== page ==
Expansion of the Universe: Theory & Rate

Instructor: Sergey Segal

Sergey has a Masters in Biomedical Engineering and has taught science and mathematics courses at the University of Wisconsin-Madison.

Scientists have observed that certain galaxies are moving away from the Earth at a speed faster than the speed of light. Learn more about why this happens, subsequently testing your knowledge with a quiz.

Introductory Concepts

Imagine looking up at the stars on a clear night. Have you ever wondered what will happen in the very distant future, billions of years from now? Will the night sky look the same? It turns out that not only objects within the universe such as stars and planets change over time, but also space itself. To avoid confusion, we define the term 'space' as the three-dimensional extent in which matter and energy exist. When we talk about the expansion of the universe, we're actually talking about the growth of the fabric of space on the scale of the entire universe.

It's pretty counter-intuitive and difficult to grasp how space can expand. Isn't it already infinite? How can something infinite become even larger? Well, that's what we'll be looking at here!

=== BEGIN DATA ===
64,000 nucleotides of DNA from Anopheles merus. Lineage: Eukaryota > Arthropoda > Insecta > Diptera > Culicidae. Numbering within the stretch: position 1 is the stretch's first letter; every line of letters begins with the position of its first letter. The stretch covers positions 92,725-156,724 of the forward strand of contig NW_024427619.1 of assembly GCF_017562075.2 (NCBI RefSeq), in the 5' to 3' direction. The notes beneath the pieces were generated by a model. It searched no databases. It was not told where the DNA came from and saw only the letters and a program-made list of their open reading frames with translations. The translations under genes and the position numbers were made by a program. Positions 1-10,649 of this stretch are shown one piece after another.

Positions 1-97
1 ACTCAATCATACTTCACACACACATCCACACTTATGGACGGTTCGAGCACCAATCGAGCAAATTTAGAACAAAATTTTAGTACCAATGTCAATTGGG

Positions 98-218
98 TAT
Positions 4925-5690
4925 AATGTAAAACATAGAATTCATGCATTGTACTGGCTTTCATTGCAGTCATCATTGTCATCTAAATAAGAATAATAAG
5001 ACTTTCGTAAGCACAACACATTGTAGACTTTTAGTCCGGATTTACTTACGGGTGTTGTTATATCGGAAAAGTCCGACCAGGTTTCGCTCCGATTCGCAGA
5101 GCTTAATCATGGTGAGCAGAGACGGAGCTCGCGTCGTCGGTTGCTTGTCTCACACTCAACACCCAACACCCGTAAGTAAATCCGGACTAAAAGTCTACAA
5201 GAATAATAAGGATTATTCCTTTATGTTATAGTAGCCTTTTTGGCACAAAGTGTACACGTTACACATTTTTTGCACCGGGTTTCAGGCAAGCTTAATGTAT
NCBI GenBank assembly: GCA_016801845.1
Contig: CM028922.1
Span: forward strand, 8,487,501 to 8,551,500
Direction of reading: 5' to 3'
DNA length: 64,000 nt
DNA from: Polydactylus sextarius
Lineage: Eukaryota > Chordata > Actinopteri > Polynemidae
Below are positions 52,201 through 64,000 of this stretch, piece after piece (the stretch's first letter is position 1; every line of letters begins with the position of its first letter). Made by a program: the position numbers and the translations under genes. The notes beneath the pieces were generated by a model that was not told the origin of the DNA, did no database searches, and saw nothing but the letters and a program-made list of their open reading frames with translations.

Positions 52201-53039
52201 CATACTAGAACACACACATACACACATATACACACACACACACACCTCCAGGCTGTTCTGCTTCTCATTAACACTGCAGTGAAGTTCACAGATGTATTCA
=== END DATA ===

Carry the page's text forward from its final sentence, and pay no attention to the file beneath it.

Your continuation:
Measuring The Expansion of the Universe

For the purposes of our discussion, we'll assume that the space is flat and infinite in size on the global scale, as many scientists believe. The infinite part means that the universe has no boundaries, while the flat part means that if we took off on a spaceship in some direction, we would never come back around. But how can astronomers infer that the universe is expanding?

One way is to observe very distant galaxies and measure the speed at which they're moving away from us, using Earth as a reference point. As we'll see here, these recession velocities can be combined with one of the postulates of the Theory of Relativity to conclude that the universe is expanding.

Understanding the Expansion of the Universe

According to Einstein's Theory of Relativity, nothing can travel faster than the speed of light in space. Holding this claim to be true, we shouldn't find stars and galaxies that are moving away from us faster than light. However, this is inconsistent with observations. In the late 1920's, the astronomer Edwin Hubble observed that there are galaxies that are receding from us faster than the speed of light. In fact, we could draw a very large imaginary sphere with the Earth being a small point at its center, referred to as the Hubble Sphere, beyond which objects are moving away from us faster than light.

Do these observations contradict the Theory of Relativity? As it turns out, it's actually space itself that's expanding in between these galaxies. The postulate above only applies to entities that are moving through space. It doesn't limit the rate at which space expands.

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